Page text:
Of course, it should be known that the only apparent way to beat Seth, the evil bastard of bosses, is this one chain of attacks by this one character – try anything else, with anyone else, and youíre going to be rather unpleasantly surprised.

Also, another annoyance is the lack of a save feature for any of these types of games – if youíre sick of wailing away futilely at the final boss and decide to quit and do something else, youíll have to do all the previous fights over again when you start back up.

Additionally, each time Seth cleans your clock, you canít just jump immediately back into battle and try again.† You have to watch Sethís victory animation all over again, wait for the continue screen to pop up, select continue, select your character from the selection screen once again, and wait again as the locale ďVSĒ screen goes through its own somewhat slow animation.† Then, after that, thereís Sethís (mercifully skippable) intro animation, and finally, at long last, you can take another stab at him, and fail miserably once again, in preparation for even more sitting through the same boring screens.† As an experiment, try this as a drinking game: drink as much beer as you can for the duration of all the various non-gameplay screens between bouts with Seth – I can pretty much guarantee that youíll be under the table after only a handful of go-rounds with him.
So, amazingly, Street Fighter IV manages to cover a good number of of the various ďdeadly sinsĒ of frustrating and inaccessible game design: difficult-to-achieve unlockable content, complete lack of reasonable save points, difficulty levels skewed to the point of being considered a programming error that almost breaks the game, an aggravating boss thatís nearly impossible to defeat regardless of level, and a cumbersome delay each time you want to re-attempt a failed level.† Thatís really quite an impressive achievement for a game with a combined 93 Metacritic score.† Yes, the game is very pretty-looking and has some cool features, but it boggles my mind how a game thatís this broken can garner so much critical acclaim.† Add to that the various console-port annoyances, and that years-old Street Fighter II, or even a replay of Oni, is looking better all the time.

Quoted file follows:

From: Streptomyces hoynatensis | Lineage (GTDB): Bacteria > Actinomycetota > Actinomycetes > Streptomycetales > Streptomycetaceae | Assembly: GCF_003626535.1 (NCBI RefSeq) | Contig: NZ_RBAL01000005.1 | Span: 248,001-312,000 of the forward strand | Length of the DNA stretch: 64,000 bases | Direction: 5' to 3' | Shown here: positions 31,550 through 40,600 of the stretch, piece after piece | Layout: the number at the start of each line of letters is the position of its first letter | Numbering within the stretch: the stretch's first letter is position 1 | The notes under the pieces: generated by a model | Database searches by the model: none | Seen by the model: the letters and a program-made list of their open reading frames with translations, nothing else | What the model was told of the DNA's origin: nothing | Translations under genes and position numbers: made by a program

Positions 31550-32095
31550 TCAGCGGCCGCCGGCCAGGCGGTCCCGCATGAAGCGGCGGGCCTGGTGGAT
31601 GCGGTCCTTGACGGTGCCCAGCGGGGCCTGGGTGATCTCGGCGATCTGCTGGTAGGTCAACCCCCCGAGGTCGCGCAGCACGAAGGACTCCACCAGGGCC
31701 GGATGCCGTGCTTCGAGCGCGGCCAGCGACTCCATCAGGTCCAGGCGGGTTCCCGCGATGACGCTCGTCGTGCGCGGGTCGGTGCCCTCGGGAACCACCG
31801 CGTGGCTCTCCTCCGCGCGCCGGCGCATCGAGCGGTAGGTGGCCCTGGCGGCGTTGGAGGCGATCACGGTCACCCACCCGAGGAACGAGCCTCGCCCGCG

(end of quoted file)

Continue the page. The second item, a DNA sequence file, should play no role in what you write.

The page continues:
In the gameís defense, it is very visually appealing to look at – and while I would prefer more variety in background scenes, all of them are quite decently-rendered and very colorful.† The battle effects and animations are quite well-done as well, and I canít complain about the sound.† But all the flash graphics in the world canít substitute for a solid and consistent gameplay experience, and what SFIV delivers is anything but.† If the controls were fixed to allow moves to be performed reliably, and the difficulty levels balanced in an actually sensible way, this game would have a lot of promise, but as it is now, my enjoyment is heavily tempered by serious feelings of aggravation over the gameís myriad issues with playability.† Sadly, there are few PC games in this genre, so if you are looking to satisfy your desire for a fighting game to stand apart from the glut of FPS/TPS/RTS out there, your choices are SFIV, or… well, aside from emulators, thatís pretty much all I can think of in recent gaming history.

So, in summation, if youíve been playing fighting games all your life and donít mind a controller-breaking challenge now and again, SFIV should be right up your alley.† However, if youíre the kind of person who reads this blog and is after a fun accessible game, you might want to keep looking.† Or, if youíre desperate, set up some versus fights and give yourself a healthy handicap for some decent, if unlock-irrelevant, face-punching action, but be prepared to accept the fact that for anyone with anything less than a truly superb skillset (and perhaps an expensive, arcade-style controller to boot), a good portion of the gameís contents will be regrettably out of your reach.† And for a game youíre paying good money for, it ought to be inexcusable.† Iíve already paid my money, but you might want to consider voting with your wallet and choosing a game, almost any other game, thatís a bit more forgiving in terms of letting you actually play it.